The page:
This is a very fine example of the Remington Model 1863 Short Rifle also known as the "Zouave Rifle". Fantastic condition with over 90% original barrel blue, GREAT cartouches, and silvered-out case colors on the lockplate mixing with patina. This one is in attic condition and could use a careful cleaning as it has some spots of rust here and there from long term storage. Lockplate and barrel are dated 1863 with "STEEL" and Proofs at the left side of the breech. The mechanics are perfect with a great bore; still bright and with strong lands and grooves.
There is a rather enigmatic history behind this rifle but its design somewhat suggests that it might have been intended as a replacement for US Model 1841 Mississippi Rifle and/or the Model 1855 Rifle which were both once built at the Harpers Ferry arsenal prior to its destruction in 1861 at the beginning of the Civil War. With the destruction and loss of one of the two national armories in the United States at Harpers Ferry, the machinery for the Model 1855 Rifle was lost. At the time of its destruction by the Union just prior to its capture by Confederate forces on April 18, 1861, Harpers Ferry consisted of two factories...a main works and a rifle works which was the original factory for the Hall Rifles and Carbines built during the 1820's. Following the Hall rifle, the rifle works was used to produce the US Model 1841 Mississippi Rifle followed by the Model 1855 Two Band rifles.
The Harpers Ferry rifle works has an important place in not only US history but world history as it was the first factory to mass produce a breech loading rifle but more importantly, using Hall's machinery, it was the first time components were manufactured with true and complete interchangeability with one another and without the need for hand-fitting. Dubbed "The American System", virtually every product made today is derived from this concept which Harpers Ferry was the first to achieve thanks to John H. Hall.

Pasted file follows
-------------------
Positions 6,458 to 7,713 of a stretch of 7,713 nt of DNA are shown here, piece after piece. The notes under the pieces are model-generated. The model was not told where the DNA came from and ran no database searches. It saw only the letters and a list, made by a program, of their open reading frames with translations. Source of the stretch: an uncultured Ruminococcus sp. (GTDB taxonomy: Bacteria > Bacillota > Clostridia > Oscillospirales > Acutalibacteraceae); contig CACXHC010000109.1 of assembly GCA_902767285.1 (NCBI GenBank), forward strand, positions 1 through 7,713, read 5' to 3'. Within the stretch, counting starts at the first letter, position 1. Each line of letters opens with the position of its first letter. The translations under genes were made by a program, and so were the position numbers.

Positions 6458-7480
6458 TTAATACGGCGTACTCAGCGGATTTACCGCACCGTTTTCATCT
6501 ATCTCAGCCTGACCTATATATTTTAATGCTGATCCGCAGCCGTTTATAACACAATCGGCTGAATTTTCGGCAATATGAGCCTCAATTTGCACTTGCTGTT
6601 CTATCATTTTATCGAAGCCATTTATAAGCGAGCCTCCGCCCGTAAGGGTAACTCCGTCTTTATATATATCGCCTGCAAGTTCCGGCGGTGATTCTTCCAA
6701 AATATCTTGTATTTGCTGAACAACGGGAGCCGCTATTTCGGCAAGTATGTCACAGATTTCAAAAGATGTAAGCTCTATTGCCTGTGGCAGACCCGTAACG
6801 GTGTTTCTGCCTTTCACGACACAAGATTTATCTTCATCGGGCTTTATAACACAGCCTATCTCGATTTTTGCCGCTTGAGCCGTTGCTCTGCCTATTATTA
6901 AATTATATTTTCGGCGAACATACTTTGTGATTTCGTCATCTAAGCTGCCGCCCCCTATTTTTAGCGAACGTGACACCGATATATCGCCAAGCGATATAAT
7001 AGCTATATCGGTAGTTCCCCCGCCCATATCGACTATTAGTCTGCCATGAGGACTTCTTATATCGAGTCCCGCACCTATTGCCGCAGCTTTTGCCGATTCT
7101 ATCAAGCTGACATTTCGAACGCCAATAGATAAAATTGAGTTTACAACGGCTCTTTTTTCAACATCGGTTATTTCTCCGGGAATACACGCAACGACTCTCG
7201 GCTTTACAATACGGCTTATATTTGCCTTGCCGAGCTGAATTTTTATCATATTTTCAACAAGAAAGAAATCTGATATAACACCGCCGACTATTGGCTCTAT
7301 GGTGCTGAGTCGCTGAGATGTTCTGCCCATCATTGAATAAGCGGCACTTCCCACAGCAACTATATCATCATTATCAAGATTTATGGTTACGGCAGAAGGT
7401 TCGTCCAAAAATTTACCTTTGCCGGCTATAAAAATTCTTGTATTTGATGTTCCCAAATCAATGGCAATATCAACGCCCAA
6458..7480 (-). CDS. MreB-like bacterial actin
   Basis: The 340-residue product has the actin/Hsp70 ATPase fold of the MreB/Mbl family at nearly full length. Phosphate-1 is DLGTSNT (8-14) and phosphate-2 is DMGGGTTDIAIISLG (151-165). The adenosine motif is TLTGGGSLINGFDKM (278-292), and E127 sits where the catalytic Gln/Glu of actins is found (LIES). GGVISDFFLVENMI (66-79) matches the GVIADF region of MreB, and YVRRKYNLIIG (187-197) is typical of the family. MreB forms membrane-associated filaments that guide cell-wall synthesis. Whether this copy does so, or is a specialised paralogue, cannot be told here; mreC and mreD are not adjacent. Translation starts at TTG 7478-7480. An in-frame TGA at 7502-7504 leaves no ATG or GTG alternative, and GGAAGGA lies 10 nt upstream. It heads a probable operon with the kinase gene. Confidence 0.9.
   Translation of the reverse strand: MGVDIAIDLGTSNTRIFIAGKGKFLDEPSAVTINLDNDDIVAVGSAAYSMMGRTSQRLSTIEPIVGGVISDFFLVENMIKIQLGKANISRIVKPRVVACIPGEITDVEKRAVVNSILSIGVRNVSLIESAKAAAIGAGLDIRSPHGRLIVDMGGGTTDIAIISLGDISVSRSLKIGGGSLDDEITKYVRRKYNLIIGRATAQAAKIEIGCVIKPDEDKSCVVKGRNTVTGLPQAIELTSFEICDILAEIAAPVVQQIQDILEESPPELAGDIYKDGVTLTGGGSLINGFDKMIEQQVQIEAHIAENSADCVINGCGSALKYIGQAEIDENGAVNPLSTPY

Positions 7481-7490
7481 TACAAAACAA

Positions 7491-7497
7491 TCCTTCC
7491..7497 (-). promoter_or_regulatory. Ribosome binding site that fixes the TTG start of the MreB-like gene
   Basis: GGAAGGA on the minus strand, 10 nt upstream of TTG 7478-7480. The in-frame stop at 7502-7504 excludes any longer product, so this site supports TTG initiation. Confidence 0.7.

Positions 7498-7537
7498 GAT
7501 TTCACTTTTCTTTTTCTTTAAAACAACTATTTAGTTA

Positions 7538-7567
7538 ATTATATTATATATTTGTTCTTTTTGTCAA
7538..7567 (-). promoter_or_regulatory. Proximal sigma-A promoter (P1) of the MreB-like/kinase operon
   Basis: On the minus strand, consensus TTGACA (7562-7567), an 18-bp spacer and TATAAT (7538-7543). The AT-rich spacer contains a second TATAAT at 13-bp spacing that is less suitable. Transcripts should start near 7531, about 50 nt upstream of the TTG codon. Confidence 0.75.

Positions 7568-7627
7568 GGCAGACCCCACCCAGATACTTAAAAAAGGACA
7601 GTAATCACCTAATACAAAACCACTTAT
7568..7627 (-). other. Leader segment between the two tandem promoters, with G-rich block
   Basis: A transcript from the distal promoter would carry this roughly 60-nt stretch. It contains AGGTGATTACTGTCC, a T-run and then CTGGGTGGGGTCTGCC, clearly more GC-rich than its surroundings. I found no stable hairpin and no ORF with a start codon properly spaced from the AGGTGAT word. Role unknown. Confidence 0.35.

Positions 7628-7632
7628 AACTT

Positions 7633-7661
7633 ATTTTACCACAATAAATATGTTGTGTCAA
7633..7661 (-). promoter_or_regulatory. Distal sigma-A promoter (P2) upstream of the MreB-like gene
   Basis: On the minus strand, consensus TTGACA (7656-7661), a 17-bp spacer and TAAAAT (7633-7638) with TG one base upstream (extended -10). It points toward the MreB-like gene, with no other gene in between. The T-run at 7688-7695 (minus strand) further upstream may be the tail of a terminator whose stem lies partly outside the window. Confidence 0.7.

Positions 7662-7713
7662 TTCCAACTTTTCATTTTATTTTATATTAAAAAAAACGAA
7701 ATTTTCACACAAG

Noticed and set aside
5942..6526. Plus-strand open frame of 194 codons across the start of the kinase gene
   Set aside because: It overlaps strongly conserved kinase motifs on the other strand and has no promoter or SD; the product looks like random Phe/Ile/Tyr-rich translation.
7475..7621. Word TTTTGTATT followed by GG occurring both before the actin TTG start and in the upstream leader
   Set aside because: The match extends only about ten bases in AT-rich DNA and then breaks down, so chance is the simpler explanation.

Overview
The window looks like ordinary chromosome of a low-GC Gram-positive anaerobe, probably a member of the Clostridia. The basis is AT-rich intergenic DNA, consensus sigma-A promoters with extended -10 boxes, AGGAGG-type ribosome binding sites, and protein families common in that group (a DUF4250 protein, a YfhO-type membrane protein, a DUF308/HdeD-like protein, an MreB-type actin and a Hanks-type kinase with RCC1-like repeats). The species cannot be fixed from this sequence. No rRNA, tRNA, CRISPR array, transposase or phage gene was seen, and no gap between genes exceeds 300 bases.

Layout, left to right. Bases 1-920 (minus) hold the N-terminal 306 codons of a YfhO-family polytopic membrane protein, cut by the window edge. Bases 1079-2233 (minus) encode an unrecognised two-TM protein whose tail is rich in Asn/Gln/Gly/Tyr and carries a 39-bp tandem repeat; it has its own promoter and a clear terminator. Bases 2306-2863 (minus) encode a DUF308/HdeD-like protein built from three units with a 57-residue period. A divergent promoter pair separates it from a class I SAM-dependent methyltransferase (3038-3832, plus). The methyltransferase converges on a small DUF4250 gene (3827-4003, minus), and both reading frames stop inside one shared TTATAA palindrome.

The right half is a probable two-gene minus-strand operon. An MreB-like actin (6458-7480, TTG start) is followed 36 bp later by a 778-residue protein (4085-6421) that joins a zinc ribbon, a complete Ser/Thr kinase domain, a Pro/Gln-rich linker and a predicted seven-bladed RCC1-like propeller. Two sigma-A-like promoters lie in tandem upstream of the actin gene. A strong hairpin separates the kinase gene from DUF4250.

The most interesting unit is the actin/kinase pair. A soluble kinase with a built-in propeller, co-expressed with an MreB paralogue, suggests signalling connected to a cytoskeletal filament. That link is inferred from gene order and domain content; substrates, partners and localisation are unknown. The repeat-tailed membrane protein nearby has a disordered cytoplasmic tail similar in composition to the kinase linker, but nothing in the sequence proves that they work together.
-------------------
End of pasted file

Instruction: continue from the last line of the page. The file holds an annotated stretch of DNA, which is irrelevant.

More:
The Confederates shipped most of the surviving equipment and parts to Richmond where they was used to build rifled muskets for the Confederacy. It is my understanding that the rifle works was salvaged at a slightly later date and shipped further south to the captured Fayetteville arsenal and used to build two band rifles.
The Model 1863 Remington might have been an attempt to bring back the Model 1841 Mississippi with improved Model 1855 DNA as it is a rather interesting amalgamation of the two. As Remington was one of the original five private contractors that built the Model 1841 Mississippi Rifle, that they had secured other large contracts and delivered good products that passed inspection and at reasonable prices, they would have been a logical choice. The Remington Zouave shares several parts from the Mississippi rifle that Remington no doubt built on their original Model 1841 machinery. For example, the locks on the 1863 and 1841 are interchangeable. The hammer, trigger, and trigger guard bow are nearly dead ringers for those found on the Mississippi Rifle. Except for being enlarged from the original .54 caliber to .58, the barrel is also nearly identical to the Model 1841. From there stock is almost the same as the Model 1855 rifle, as are the rear sight, brass patchox, buttplate, and nose cap. From there, the barrels were blued instead of browned as found on the Missisippi and the lockplates were case color hardened resulting in quite a stunning appearance coupled with the brass furniture.
"The Remington "Zouave" rifle, as it is erroneously, but often referred to today, is among the handsomest of all military arms, and possibly represents the highest degree of craftmanship ever found on mass-produced martial weapons." See page 55, United States Military Small Arms 1816-1865 by Robert M. Reilly.
"One of the best made and designed military arms of the Civil War era. The origin of the name "Zouave" for this rifle has yet to be revealed. In official documents and the U.S. contract it was termed "Harpers Ferry Pattern." The great majority of them found in higher grades of condition suggest they were not issued; their usage remains a mystery. Flayderman's Guide to Antique America Firearms. 9th Edition.